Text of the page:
4 Important Healthy-Teeth Habits for Back to School


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SaludToday Guest Blogger
Jefferson Dental Clinics

Kids miss 51 million hours of school a year for dental health issues.boy dental-min

Latino kids face missing more time due to particular disparities that can further exacerbate the effects of poor oral health, such as difficulty with speech and articulation, trouble eating, lack of focus and lowered self-esteem.

So, for back to school time, make sure Latino and all kids have the best start to the year by taking these four steps toward a healthy smile:

Pick healthy school snacks. Kids of all ages need snacks and meals that are rich in healthy vitamins and minerals such as Calcium, Vitamin C, Iron, Phosphorous and Vitamin K to help build healthy smiles. Prepack snacks that are both healthy and great for teeth, like cheese, carrots, celery, apples and kiwis.

Stop snacking right before bedtime. Snacking right before bedtime can buildup sugars and bacteria that rest on the teeth until brushing in the morning. Avoid sticky snacks like candies or dried fruit that can cling to the surface of the teeth. If you must have a snack, pick a snack that is healthy for teeth then brush, floss and rinse thoroughly before bed.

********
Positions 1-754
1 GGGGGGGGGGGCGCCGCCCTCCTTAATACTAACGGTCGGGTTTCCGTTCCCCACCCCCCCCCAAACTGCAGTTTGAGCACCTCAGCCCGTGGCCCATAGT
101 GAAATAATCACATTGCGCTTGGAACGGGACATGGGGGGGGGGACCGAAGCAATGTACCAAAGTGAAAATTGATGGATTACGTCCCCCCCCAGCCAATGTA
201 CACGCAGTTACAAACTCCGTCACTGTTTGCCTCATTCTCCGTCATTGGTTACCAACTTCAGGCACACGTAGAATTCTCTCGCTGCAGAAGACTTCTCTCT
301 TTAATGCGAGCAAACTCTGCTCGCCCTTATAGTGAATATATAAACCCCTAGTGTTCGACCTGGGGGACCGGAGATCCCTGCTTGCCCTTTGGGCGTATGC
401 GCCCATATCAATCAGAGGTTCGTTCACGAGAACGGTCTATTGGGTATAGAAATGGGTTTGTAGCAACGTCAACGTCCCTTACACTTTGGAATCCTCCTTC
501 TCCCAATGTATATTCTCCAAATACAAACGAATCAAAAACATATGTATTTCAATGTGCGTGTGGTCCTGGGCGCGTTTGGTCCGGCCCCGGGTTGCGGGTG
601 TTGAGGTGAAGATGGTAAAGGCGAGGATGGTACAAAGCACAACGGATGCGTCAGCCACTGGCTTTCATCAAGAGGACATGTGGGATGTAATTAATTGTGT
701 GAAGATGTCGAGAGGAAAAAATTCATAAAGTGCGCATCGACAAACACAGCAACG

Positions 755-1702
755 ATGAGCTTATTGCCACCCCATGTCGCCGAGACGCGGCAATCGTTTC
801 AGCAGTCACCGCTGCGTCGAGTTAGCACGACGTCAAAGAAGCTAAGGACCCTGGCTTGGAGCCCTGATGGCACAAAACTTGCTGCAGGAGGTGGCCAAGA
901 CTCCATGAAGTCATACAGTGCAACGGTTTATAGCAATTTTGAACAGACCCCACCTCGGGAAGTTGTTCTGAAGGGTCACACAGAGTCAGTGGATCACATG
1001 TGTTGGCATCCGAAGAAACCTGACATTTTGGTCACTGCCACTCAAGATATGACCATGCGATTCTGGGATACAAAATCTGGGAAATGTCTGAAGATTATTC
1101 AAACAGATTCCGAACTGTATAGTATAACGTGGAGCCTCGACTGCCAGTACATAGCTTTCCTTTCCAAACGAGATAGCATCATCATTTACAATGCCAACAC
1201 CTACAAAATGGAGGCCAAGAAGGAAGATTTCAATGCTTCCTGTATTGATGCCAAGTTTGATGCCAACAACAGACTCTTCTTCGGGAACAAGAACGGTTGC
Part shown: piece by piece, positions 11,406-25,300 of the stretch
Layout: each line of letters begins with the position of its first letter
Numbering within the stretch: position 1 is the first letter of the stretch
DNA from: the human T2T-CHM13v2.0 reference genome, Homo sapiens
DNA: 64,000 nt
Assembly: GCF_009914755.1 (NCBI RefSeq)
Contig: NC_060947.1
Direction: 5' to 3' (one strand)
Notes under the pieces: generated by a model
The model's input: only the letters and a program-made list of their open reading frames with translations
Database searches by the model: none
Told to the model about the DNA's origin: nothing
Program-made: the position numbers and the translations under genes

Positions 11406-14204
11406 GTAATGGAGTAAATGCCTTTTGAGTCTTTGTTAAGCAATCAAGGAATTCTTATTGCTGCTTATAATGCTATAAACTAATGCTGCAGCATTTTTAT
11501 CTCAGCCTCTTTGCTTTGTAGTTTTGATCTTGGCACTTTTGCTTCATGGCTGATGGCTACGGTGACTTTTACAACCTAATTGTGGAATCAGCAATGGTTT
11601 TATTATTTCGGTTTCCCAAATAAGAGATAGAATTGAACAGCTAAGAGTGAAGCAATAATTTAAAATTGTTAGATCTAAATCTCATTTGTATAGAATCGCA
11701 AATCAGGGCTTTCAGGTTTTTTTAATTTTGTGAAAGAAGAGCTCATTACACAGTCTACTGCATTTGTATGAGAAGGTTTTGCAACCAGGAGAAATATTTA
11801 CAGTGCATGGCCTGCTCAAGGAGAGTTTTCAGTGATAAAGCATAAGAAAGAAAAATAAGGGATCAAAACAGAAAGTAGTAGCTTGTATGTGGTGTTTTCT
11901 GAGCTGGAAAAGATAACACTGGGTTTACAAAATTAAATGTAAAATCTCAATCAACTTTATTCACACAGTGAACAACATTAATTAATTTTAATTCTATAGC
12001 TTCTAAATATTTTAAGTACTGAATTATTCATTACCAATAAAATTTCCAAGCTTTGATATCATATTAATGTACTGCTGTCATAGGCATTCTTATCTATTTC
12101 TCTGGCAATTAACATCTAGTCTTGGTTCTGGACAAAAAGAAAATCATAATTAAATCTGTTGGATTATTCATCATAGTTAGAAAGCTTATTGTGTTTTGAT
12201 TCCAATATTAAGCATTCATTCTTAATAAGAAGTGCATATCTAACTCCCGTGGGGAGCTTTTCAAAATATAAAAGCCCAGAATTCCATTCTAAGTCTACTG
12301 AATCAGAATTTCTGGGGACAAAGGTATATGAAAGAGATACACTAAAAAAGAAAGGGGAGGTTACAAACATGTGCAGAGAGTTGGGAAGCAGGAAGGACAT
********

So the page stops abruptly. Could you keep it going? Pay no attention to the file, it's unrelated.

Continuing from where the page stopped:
Establish a twice-daily dental care routine. Kids should be in the habit of brushing and flossing twice daily. Select children’s toothpaste, dental floss and mouthwash in your child’s preferred flavor. Kids should brush for two minutes and floss between every tooth. A timer can help kids best keep track of the appropriate amount of time to brush.

Make a dental visit part of your back-to-school process. In preparation for a healthy year, make an appointment to see your dentist. Dental visits are a great time to make sure that teeth are developing properly, as well as discuss any concerns. Your dentist can also reinforce proper at-home care techniques and talk to your child about how to best care for their teeth.

For more oral wellness tips, go here.

By The Numbers By The Numbers



of Latino kids have obesity (compared to 11.7% of white kids)

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